10. Back in 1991, half of all American workers planned to retire before they reached the age of 65. Today, that number has declined to 23 percent.
11. According to one recent survey, 70 percent of all American workers expect to continue working once they are "retired".
12. According to a poll conducted by AARP, 40 percent of all Baby Boomers plan to work "until they drop".
13. A poll conducted by CESI Debt Solutions found that 56 percent of American retirees still had outstanding debts when they retired.
14. Elderly Americans tend to carry much higher balances on their credit cards than younger Americans do. The following is from a recent CNBC article...
New research from the AARP also shows that those ages 50 and over are carrying higher balances on their credit cards -- $8,278 in 2012 compared to $6,258 for the under-50 population.15. A study by a law professor at the University of Michigan found that Americans that are 55 years of age or older now account for 20 percent of all bankruptcies in the United States. Back in 2001, they only accounted for 12 percent of all bankruptcies.
16. Between 1991 and 2007 the number of Americans between the ages of 65 and 74 that filed for bankruptcy rose by a staggering 178 percent.
17. What is causing most of these bankruptcies among the elderly? The number one cause is medical bills. According to a report published in The American Journal of Medicine, medical bills are a major factor in more than 60 percent of the personal bankruptcies in the United States. Of those bankruptcies that were caused by medical bills, approximately 75 percent of them involved individuals that actually did have health insurance.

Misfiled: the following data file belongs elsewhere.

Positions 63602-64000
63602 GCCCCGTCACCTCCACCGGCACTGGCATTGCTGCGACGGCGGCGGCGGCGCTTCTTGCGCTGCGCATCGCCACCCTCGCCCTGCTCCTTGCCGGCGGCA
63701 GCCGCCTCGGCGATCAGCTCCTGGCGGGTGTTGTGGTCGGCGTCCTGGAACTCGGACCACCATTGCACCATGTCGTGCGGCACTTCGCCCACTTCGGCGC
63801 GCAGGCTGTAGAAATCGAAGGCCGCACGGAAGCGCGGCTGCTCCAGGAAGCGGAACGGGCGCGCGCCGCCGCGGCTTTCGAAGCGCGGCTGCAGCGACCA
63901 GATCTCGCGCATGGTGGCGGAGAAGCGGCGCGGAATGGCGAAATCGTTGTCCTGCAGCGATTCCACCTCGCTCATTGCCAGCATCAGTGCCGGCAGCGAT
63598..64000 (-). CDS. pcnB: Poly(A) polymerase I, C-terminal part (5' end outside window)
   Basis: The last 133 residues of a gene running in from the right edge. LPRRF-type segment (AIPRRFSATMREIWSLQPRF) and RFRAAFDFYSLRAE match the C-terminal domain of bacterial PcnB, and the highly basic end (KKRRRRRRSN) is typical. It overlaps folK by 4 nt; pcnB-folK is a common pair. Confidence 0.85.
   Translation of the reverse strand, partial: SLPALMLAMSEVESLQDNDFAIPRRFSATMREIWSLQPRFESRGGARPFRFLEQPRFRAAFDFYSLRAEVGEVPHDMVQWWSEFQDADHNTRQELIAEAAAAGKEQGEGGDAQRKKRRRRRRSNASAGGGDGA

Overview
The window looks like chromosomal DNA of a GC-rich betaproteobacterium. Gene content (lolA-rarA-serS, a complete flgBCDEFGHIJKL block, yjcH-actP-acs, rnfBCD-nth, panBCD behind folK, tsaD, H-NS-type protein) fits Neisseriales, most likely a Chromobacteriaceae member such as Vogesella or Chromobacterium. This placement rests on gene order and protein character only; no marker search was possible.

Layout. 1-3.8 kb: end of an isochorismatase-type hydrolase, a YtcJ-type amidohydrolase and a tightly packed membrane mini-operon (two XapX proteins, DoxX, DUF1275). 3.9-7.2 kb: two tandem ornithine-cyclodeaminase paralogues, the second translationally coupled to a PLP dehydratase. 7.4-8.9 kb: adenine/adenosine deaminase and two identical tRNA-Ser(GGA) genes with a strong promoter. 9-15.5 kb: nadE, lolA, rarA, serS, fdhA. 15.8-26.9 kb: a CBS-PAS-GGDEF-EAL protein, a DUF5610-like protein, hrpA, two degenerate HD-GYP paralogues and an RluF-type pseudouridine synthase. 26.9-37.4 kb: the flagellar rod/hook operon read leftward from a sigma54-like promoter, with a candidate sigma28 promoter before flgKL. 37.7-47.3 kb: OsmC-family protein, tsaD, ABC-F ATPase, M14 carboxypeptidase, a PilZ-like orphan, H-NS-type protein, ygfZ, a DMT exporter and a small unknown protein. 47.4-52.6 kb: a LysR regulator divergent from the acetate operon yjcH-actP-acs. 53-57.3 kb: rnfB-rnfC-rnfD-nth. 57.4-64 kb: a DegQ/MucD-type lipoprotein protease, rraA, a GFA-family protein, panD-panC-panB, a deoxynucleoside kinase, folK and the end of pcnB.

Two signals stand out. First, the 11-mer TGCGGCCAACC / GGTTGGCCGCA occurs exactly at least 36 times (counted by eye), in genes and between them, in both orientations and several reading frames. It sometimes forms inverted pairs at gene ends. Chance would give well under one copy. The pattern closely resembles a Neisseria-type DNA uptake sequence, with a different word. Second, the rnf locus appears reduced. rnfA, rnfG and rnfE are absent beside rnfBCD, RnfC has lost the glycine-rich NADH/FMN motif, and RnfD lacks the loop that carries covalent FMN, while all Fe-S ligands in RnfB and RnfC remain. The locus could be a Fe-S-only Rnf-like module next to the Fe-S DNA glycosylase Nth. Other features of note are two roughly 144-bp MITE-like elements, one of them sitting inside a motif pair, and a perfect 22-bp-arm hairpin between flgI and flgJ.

18. In 1945, there were 42 workers for every retiree receiving Social Security benefits. Today, that number has fallen to 2.5 workers, and if you eliminate all government workers, that leaves only 1.6 private sector workers for every retiree receiving Social Security benefits.
19. Millions of elderly Americans these days are finding it very difficult to survive on just a Social Security check. The truth is that most Social Security checks simply are not that large. The following comes directly from the Social Security Administration website...
The average monthly Social Security benefit for a retired worker was about $1,230 at the beginning of 2012. This amount changes monthly based upon the total amount of all benefits paid and the total number of people receiving benefits.Could you live on about 300 dollars a week?
20. Social Security benefits are not going to stretch as far in future years. The following is from an article on the AARP website...
Social Security benefits won't go as far, either. In 2002, benefits replaced 39 percent of the average retirees salary, and that will decline to 28 percent in 2030, when the youngest boomers reach full retirement age, according to the Center for Retirement Research at Boston College.21. In the United States today, more than 61 million Americans receive some form of Social Security benefits. By 2035, that number is projected to soar to a whopping 91 million.